My grandfather and great-uncle kept bees and my fiancée's grandfather, too. I want to pass this tradition along.

  8. #7
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    Default Re: Night in the Apiary

    Here are some images from this morning (dark outside).

    Sorry these pictures need to be rotated. The hot spots are on top of the hive.

    IMG_0011 2.JPG
    This one is from a Lazutin style hive. I removed the lids to get a thermal image directly from the top bars. So this is a heat signature from the cluster. It was just under 60 degrees Fahrenheit when I took this image.

    IMG_0012 2.JPG
    This one is more complicated to explain. It is a bit of a Frankenstein hive, with langstroth frames inserted into a Lazutin style hive. The dark areas are where I have put aluminum tape over the Langstroth frames. The lit up areas are where the top bar style frames begin. Again this morning under 60 degrees Fahrenheit.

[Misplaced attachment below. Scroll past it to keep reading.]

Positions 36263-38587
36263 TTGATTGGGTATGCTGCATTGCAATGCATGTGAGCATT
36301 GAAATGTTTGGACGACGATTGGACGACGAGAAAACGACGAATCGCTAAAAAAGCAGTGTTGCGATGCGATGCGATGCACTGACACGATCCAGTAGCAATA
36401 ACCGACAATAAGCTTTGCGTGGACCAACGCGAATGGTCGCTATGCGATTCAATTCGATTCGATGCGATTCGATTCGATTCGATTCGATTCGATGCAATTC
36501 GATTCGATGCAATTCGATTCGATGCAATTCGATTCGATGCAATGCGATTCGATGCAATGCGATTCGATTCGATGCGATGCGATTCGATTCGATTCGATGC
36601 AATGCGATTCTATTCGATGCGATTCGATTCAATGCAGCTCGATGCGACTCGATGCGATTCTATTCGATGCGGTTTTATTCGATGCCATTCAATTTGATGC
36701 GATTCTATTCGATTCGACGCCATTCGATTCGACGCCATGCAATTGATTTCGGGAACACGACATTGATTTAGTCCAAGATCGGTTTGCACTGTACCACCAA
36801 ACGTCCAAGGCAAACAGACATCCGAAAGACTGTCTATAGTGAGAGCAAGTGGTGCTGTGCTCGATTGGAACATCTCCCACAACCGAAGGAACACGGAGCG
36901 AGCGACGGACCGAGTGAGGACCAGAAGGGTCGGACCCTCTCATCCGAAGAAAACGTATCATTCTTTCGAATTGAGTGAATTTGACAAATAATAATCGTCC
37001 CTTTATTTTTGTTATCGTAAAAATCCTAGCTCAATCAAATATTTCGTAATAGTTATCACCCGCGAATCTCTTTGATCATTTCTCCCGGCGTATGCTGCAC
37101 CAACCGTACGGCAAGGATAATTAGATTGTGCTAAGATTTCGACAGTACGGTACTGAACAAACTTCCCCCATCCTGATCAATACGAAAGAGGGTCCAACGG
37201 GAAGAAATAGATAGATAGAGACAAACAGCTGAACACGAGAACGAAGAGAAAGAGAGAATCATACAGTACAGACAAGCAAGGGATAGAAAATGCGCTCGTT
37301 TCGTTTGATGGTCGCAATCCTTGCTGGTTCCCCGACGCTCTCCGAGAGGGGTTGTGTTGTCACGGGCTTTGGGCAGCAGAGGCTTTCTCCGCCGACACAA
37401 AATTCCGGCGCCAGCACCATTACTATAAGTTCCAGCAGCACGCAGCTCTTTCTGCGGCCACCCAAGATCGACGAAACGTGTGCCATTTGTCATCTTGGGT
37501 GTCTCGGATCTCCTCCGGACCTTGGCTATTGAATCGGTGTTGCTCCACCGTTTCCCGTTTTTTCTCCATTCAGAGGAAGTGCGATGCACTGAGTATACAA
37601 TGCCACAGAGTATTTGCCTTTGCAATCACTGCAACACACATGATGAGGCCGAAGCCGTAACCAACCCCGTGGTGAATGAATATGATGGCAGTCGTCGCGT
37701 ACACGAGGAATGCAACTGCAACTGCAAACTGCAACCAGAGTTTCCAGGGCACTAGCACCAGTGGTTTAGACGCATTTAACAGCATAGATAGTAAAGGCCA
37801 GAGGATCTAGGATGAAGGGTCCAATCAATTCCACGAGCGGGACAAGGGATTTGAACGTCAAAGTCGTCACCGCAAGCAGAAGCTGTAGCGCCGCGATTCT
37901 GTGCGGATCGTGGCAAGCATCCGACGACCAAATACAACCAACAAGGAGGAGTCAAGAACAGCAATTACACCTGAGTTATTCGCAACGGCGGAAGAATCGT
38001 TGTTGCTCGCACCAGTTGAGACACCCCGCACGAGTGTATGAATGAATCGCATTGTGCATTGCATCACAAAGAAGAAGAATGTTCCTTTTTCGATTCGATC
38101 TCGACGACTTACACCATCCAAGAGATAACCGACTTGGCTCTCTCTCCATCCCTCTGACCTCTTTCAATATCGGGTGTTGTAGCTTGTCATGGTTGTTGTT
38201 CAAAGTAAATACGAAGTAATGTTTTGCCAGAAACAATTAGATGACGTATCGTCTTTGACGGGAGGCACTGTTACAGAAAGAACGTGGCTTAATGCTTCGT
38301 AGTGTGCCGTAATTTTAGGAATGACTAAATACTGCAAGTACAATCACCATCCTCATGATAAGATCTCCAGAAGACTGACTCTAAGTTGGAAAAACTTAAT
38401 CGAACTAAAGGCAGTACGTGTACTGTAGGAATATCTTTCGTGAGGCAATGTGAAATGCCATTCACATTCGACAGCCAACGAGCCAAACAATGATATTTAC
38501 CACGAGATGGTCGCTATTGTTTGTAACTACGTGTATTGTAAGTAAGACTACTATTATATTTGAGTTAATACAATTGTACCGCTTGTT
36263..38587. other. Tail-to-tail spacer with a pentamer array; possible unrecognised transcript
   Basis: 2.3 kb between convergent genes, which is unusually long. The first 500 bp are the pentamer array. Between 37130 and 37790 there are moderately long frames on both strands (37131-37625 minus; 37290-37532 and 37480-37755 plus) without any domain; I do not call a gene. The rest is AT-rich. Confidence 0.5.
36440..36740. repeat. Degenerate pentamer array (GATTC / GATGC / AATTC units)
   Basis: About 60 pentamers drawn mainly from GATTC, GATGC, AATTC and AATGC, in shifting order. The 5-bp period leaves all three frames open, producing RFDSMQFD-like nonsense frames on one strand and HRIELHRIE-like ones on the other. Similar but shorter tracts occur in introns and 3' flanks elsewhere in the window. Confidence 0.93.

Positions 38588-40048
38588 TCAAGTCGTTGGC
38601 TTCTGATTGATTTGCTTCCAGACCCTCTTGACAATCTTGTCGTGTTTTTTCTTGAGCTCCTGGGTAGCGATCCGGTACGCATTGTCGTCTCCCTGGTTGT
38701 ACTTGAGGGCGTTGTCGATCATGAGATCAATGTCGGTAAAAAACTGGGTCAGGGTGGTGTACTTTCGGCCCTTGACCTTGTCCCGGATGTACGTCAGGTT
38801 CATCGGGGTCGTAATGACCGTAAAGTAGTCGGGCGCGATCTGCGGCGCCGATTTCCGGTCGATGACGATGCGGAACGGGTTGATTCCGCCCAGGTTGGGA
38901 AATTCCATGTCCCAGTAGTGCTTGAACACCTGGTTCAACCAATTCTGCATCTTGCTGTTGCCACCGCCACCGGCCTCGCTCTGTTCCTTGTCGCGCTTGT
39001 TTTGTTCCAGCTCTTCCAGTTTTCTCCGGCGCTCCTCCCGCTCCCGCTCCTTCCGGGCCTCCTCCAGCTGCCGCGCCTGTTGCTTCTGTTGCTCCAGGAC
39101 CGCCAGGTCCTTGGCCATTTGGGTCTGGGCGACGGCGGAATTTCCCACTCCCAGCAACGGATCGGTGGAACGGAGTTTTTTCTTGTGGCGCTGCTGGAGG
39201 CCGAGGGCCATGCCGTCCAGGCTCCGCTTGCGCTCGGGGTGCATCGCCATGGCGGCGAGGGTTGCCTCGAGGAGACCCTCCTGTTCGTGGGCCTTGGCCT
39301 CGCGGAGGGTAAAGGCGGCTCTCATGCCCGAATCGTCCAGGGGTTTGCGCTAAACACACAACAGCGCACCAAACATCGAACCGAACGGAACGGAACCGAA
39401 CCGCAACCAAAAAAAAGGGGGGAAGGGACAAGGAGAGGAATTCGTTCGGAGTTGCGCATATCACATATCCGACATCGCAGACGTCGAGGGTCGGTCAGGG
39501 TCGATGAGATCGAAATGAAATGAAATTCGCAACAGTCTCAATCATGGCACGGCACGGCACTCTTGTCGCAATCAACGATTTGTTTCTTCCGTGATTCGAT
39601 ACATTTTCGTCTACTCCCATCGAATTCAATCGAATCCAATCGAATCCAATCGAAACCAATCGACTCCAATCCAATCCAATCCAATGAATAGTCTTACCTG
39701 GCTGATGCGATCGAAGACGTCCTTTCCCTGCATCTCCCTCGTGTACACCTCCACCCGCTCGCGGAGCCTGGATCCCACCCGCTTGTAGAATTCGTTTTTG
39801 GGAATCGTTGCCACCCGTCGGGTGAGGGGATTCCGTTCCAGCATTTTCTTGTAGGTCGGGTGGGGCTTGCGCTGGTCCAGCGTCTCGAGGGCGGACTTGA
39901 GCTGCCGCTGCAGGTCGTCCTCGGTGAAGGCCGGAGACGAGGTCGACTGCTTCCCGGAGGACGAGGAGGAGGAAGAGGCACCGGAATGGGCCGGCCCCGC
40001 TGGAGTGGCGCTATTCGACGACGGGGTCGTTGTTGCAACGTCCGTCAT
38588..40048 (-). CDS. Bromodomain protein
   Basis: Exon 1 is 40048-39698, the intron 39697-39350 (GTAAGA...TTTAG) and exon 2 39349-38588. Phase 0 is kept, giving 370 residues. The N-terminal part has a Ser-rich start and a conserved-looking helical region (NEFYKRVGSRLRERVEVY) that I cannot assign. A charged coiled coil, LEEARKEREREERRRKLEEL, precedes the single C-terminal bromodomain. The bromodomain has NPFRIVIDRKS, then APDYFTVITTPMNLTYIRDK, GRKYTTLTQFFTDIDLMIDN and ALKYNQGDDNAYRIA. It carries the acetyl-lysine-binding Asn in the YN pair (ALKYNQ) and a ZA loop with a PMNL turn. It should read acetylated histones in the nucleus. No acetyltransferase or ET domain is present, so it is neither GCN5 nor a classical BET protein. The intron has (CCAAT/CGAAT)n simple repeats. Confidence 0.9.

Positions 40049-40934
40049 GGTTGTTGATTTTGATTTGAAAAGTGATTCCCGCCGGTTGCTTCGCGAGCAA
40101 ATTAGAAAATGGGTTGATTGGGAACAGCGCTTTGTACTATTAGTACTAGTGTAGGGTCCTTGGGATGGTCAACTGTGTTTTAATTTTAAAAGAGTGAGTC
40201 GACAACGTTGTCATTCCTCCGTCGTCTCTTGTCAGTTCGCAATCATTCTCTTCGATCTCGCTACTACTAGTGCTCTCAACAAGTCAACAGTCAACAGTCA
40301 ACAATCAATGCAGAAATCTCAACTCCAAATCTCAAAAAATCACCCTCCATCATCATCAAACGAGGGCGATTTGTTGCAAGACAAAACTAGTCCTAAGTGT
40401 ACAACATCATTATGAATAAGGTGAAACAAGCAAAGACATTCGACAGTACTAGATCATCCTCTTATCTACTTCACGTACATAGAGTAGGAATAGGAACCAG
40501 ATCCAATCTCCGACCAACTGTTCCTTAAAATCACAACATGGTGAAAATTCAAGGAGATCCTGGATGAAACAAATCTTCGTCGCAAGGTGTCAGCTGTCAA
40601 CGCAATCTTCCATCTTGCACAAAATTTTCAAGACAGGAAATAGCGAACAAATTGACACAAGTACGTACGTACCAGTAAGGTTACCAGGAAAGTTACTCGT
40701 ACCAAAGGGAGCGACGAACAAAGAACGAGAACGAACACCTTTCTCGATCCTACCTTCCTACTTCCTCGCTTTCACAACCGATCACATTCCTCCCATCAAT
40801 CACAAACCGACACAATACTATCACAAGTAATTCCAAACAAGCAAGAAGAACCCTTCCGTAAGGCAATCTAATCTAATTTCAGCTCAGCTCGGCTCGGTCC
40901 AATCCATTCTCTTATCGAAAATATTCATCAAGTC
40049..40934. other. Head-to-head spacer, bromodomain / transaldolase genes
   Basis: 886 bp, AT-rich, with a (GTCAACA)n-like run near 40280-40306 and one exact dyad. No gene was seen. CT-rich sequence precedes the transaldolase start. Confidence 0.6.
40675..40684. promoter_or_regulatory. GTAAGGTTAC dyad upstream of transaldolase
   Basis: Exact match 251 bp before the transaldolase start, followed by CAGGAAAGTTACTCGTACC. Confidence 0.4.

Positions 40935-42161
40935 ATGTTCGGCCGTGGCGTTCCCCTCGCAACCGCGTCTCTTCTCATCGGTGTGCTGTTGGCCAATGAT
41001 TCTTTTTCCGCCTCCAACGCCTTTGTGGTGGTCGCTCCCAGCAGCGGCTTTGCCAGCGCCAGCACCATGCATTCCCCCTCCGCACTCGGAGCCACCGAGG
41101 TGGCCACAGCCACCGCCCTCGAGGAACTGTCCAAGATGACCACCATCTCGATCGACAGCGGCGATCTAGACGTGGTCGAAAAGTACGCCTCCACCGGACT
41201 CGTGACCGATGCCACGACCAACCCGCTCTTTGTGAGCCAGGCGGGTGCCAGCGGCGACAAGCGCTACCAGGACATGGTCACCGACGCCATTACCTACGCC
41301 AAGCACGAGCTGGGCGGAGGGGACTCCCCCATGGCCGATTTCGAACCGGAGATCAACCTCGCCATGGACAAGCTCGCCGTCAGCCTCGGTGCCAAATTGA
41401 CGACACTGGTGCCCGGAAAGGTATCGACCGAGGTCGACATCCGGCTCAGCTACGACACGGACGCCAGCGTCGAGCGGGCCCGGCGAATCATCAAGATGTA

My grandfather and great-uncle kept bees and my fiancée's grandfather, too. I want to pass this tradition along.

  9. #8

    Default Re: Night in the Apiary

    I once installed a package of bees at about 10 pm, using a red LED light.

    I thought it was a good idea at the time.

    I doubt if I got more than half a dozen stings.

    Bees can't see in red light - same for vespids (wasps).

    So mostly they crawl everywhere. But they crawl EVERYWHERE. And they are NOT happy.

    Would do it again if necessary, but hope it never is.

  10. #9

    Default Re: Night in the Apiary

    Cool video.
    I'm going to guess, the reason for the different temperatures is:
    The bees in the center of the brood nest are about 93F, as that is the temperature of the brood nest.